It occurred to me that, if this were to happen to real people, then real people wouldn’t be concerned with why it’s happening and how to fix it. They would just be concerned with finding food and surviving from day to day. But Frank Darabont said, “We’re in Atlanta and the CDC is based in Atlanta. Why wouldn’t they at least pop by?” And I said, “Huh?” Because I don’t know where the hell the CDC is stationed. I don’t watch the news a lot. I mean, sometimes. But they’re not talking about the CDC mostly. It’s always about, you know, who Britney Spears wrecked her car into. But when Frank brought it up, I said it was a really good idea. I like that we are diverging from the comic book here and there. For anyone that that terrifies, all I would say is, “We’re always going back onto the path.” Frank has always maintained that the comic book is a path but we’re not stuck on it. If a story idea comes up, we’ll leave the path for an episode or two, but we’ll always come back to it. I’m sure there are going to be some people out there that are like, “The CDC? What the heck? This isn’t in my comic book. This is no good!” And all I would say to those people is, “Calm down.”

George Romero’s undead films rarely concern themselves with the reason why the dead have come to life, except for some speculation about the apocalypse being connected to a returning satellite in Night of the Living Dead. Personally, as a die hard zombie fan, I am totally open to the idea that one day the dead will just get up and try to eat me for no reason whatsoever. I’m surprised it hasn’t happened already. But do you worry that — partly because of Lost — there may be a lot of newcomers to the genre who assume the show is really all about “Why did this happen?” and “How can we fix it?”

I think you’re right. I think there are some viewers out there who think this is something that will be dealt with and that it is a mystery that will probably run though the show. And all I can say is, as we move on, we will either answer those questions to satisfy those viewers, or we will make it clear to those viewers that those are not questions that we are ever going to answer, and that’s not really what this show is about.

I have mixed feelings about so much that happens on The Walking Dead, which is actually one of the great things about the show. But I have particularly mixed feelings about the characters leaving Jim to turn into a zombie. I would be like, “Yeah, sure, we’ll do that, Jim.” Then I’d blow his brains out from behind.

Honestly, I would have security escort you out of the building if I worked for EW. You are terrifying me. You have pointed out how you want to shoot people about four times in the last two minutes. I don’t get how you live in normal society. Anyway, that’s something from the comic. The thing that I was thinking about when I was writing that is, “There’s death, which is this unknown. But you’ve seen zombies walking around, and that is some form of living.” I had never seen someone in a zombie movie just say, “No, no, no, I’ll take the zombie thing.” To me, it’s like, “How do you know that you’re not in rainbow land and everybody looks like cupcakes when you’re a zombie?” Like, it might be awesome to be a zombie. Who knows?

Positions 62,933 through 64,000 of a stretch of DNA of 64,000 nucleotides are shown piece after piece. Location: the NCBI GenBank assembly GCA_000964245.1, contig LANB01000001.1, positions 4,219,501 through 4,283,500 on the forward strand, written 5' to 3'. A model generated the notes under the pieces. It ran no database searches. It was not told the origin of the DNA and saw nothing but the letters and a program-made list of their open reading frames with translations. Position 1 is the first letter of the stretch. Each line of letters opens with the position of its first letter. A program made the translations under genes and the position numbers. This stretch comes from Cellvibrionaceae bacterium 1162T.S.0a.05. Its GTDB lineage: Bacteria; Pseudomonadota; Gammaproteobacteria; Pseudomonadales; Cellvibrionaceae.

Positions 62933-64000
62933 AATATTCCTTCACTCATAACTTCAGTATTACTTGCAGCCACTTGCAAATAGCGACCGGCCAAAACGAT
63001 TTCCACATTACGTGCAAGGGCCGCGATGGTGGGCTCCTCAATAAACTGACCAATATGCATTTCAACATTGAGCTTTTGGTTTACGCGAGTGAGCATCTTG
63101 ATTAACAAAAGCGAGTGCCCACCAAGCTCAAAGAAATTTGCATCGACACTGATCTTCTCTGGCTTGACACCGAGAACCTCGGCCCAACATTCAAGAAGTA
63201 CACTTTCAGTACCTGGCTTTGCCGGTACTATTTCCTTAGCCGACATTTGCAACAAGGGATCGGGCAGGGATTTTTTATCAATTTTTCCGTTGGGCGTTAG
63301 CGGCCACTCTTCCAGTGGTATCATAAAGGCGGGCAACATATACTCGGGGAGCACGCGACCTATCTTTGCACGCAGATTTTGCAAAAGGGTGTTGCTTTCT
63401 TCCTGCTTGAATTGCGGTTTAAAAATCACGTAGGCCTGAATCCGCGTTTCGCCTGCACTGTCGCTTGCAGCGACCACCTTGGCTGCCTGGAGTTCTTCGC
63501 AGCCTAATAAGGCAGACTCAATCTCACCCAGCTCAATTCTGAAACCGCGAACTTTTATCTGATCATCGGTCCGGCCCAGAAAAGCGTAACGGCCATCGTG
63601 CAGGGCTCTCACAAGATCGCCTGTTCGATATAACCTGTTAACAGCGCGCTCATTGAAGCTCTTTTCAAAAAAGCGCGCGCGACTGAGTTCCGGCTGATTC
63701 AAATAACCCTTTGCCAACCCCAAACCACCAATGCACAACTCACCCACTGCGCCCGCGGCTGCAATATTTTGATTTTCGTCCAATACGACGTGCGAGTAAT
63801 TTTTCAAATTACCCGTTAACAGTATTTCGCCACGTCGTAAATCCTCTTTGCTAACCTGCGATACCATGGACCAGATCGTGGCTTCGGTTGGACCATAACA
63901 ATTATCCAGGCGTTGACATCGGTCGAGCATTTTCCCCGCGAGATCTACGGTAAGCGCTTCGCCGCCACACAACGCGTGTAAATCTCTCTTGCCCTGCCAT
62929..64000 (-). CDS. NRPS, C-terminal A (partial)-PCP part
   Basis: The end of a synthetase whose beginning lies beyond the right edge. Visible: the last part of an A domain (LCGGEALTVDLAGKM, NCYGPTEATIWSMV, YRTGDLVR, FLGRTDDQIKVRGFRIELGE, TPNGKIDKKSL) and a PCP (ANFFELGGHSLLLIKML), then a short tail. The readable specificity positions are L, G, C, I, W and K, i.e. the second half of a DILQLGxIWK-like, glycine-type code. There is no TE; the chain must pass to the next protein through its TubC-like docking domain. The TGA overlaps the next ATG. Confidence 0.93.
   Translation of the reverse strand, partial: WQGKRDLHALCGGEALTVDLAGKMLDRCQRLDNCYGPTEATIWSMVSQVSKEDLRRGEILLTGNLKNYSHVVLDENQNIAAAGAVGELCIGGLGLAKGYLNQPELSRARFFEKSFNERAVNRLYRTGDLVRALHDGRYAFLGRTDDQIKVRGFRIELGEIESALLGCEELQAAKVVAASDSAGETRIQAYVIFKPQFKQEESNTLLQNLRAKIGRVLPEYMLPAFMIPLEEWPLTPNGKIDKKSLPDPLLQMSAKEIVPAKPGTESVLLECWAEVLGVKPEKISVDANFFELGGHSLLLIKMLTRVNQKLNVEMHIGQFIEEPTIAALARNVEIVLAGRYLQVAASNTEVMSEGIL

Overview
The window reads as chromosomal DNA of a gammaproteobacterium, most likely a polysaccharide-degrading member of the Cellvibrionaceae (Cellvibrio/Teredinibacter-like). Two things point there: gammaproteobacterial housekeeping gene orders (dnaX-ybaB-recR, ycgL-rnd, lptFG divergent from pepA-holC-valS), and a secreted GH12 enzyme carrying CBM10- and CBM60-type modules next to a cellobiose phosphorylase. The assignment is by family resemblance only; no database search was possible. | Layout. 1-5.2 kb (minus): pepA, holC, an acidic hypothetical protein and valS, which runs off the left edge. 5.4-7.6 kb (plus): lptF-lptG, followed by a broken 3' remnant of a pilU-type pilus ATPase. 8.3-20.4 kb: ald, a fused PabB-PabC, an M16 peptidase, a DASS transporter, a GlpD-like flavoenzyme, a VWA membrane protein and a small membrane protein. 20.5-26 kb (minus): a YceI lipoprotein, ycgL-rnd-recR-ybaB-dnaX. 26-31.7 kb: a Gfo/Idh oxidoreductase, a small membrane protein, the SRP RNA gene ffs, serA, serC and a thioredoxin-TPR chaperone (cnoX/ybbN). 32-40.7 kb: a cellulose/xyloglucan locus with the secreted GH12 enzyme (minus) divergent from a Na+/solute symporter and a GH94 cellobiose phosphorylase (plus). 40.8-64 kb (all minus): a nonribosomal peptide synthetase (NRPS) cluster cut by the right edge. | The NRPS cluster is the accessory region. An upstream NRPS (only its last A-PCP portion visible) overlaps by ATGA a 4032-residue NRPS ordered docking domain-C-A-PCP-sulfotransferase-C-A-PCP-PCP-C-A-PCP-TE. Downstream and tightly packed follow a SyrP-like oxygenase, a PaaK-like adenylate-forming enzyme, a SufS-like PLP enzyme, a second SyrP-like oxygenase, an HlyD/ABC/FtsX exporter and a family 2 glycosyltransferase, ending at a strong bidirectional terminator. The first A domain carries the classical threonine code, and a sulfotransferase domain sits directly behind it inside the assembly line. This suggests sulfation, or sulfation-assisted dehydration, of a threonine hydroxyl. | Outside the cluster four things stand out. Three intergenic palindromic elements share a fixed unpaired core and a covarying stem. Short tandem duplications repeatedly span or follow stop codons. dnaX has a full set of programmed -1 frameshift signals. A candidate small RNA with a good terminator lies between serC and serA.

Maybe they only do that whole shambling-bitey-“Uuurgh!” thing when living people are around. Maybe when living people aren’t around, they go bowling or stock car racing or whatever.

[Laughs] It’s true, man. If a zombie… I’m trying to figure out some way to adapt the “If a tree falls in the woods does it make a sound?” to zombies, but I’m not going to be able to pull that off. So let’s just let the readers adjust that analogy accordingly.

Okay, just tell us one thing about next week’s finale.

Let me think, let me think. I believe some wine is drunk.

Image Credit: Scott Garfield/AMCThat’s really all you’re going to give us?

Well, if you’ve been watching the show, you’ll know there’s a lot going on between Rick and Shane and Lori. I think if you’re interested to see how that love triangle is going to progress, you might want to make sure you tune in for the last episode of this season. So that’s good. And then I think someone takes a shower.

Is it a lady person?

[Laughs] Yes.

By the way, I like the optimism you showed in saying “If you’ve been watching the show…,” as if there are honestly going to people reading the end of a Q&A with the writer of the Walking Dead who aren’t watching show.

You never know. There could be people who don’t even own televisions that are like, “I get all my enjoyment from reading interviews online. This show seems do be going well and it does sound interesting. But I’ve got a strict rule on not watching television so I’m never going to tune into this!”

What did you think of last night’s episode? Do you care if we never find out why the zombie apocalypse has occurred? Would you like to see Michael Rooker return as the Governor? And who — if anyone — do you think is going to die in the finale?

More about The Walking Dead:

‘The Walking Dead’: Let’s meet our zombie cover stars!

‘The Walking Dead’: This week’s EW cover story goes behind the scenes on TV’s best new show

‘Night of the Living Dead’: How a 42-year-old zombie movie refuses to die

‘The Walking Dead’ recap: The Sound, The Fury, and the Zombies

‘Walking Dead’ creator Robert Kirkman talks sbout last night’s episode, ‘Vatos’

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AMC's zombie thriller, based on the classic comic book serial created by Robert Kirkman.